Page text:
President Obama bid goodbye to America after eight years with a powerful and emotional farewell speech which ended with the echoes of his campaign mantra "Yes we can, yes we did" leaving everyone watching teary-eyed.
In his 51-minute farewell address in his hometown Chicago, where a crowd of 18,000 gathered to bid farewell to the first black US president. He started off by thanking the people for all that they did, Obama said, "it's my turn to say thanks. Whether we've seen eye-to-eye or rarely agreed at all, my conversations with you, the American people - in living rooms and schools; at farms and on factory floors; at diners and on distant outposts - are what have kept me honest, kept me inspired, and kept me going. Every day, I learned from you. You made me a better President, and you made me a better man."
Here are some key highlights from Obama's farewell speech:
Message for the people
Obama said that he hasn't abandoned the vision of progressive change which brought him into office. Highlighting on the growth of the nation he said, "If I had told you eight years ago that America would reverse a great recession, reboot our auto industry, and unleash the longest stretch of job creation in our history...if I had told you that we would open up a new chapter with the Cuban people, shut down Iran's nuclear weapons program without firing a shot, and take out the mastermind of 9/11...if I had told you that we would win marriage equality, and secure the right to health insurance for another 20 million of our fellow citizens - you might have said our sights were set a little too high."
On Donald Trump
As America is all set to head into four years of a Trump presidency, Obama gave his take on the impending shift. Obama said, "In ten days, the world will witness a hallmark of our democracy." He said that "Going forward, we must uphold laws against discrimination - in hiring, in housing, in education and the criminal justice system... we, as citizens, must remain vigilant against external aggression, we must guard against a weakening of the values that make us who we are. That's why I reject discrimination against Muslim Americans. That's why we cannot withdraw from global fights - to expand democracy, and human rights, women's rights, and LGBT rights - no matter how imperfect our efforts, no matter how expedient ignoring such values may seem. "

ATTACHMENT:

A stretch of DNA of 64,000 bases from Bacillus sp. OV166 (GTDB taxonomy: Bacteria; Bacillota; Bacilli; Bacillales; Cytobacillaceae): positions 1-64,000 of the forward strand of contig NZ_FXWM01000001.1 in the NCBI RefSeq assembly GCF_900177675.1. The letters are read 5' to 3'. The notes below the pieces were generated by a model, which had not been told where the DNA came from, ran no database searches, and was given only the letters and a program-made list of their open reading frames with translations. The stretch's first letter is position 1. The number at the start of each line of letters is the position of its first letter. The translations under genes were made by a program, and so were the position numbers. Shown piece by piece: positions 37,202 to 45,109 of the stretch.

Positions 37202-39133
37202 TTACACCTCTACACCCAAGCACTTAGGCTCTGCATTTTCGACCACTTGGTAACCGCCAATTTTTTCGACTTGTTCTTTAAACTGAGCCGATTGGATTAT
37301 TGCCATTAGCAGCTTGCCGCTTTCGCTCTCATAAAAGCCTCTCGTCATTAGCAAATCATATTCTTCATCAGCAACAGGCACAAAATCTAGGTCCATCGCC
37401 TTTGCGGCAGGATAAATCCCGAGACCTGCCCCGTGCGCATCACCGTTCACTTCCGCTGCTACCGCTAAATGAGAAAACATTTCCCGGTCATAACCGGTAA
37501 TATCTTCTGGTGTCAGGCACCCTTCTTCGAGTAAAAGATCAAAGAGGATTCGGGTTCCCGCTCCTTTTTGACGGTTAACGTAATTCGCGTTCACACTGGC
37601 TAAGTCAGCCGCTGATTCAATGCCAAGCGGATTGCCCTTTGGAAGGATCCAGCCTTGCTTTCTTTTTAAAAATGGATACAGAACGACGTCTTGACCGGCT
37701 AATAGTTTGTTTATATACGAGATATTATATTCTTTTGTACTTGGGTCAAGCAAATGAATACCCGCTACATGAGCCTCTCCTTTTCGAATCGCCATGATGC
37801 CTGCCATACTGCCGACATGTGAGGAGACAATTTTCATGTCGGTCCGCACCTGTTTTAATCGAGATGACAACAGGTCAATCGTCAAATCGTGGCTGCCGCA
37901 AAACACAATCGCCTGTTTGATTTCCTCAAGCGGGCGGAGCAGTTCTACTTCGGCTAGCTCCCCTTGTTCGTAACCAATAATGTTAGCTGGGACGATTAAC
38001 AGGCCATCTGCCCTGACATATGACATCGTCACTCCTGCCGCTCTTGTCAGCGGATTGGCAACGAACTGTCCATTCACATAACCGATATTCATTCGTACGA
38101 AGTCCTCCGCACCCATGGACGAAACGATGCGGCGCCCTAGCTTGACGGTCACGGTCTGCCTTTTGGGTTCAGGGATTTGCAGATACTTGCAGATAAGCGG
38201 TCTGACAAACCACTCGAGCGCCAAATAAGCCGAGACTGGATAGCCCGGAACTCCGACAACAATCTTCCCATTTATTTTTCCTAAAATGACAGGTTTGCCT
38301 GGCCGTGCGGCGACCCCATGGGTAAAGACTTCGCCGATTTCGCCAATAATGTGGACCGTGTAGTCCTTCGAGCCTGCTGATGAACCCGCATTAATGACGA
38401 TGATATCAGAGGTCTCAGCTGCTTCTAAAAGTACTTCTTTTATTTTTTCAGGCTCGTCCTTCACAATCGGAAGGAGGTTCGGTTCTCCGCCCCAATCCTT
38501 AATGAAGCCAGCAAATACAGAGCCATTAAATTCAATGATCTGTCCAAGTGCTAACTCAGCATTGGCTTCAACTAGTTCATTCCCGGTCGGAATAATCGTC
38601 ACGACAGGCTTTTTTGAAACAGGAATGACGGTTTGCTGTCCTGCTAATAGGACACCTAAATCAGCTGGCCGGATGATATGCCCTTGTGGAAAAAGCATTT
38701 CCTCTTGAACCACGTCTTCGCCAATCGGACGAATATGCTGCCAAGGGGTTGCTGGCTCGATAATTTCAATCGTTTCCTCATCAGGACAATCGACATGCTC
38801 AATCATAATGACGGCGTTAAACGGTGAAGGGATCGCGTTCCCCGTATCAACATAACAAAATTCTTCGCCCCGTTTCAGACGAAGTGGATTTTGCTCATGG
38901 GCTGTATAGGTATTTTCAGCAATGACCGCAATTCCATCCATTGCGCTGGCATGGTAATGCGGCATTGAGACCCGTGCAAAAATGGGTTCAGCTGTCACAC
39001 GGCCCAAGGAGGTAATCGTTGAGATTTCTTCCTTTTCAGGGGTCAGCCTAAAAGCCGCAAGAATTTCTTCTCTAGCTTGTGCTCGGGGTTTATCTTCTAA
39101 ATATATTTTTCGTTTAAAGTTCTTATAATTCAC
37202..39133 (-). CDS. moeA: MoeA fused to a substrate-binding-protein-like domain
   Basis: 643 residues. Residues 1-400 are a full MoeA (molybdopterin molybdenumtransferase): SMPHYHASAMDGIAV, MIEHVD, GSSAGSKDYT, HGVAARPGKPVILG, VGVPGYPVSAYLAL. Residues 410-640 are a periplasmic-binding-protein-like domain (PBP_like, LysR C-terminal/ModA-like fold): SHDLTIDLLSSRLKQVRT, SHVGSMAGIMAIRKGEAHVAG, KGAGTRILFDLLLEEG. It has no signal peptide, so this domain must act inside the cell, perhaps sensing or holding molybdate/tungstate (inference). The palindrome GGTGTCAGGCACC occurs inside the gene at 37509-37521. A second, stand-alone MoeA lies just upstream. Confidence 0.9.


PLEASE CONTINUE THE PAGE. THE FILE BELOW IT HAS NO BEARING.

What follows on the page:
President Obama said that "Our democracy is threatened whenever we take it for granted. All of us should give ourselves to the task of rebuilding our democratic institutions. When voting rates are some of the lowest among advanced democracies, we should make it easier, not harder, to vote. When Congress is dysfunctional, we should draw our districts to encourage politicians to cater to common sense and not rigid extremes."
On being the first African-American President
During his address, Obama also spoke at length about how the hope of people rested on his shoulders and how people expected a big change post his election in 2008. He also said that "race remains a potent and often divisive force in our society. I've lived long enough to know that race relations are better than they were ten, or twenty, or thirty years ago - you can see it not just in statistics, but in the attitudes of young Americans across the political spectrum."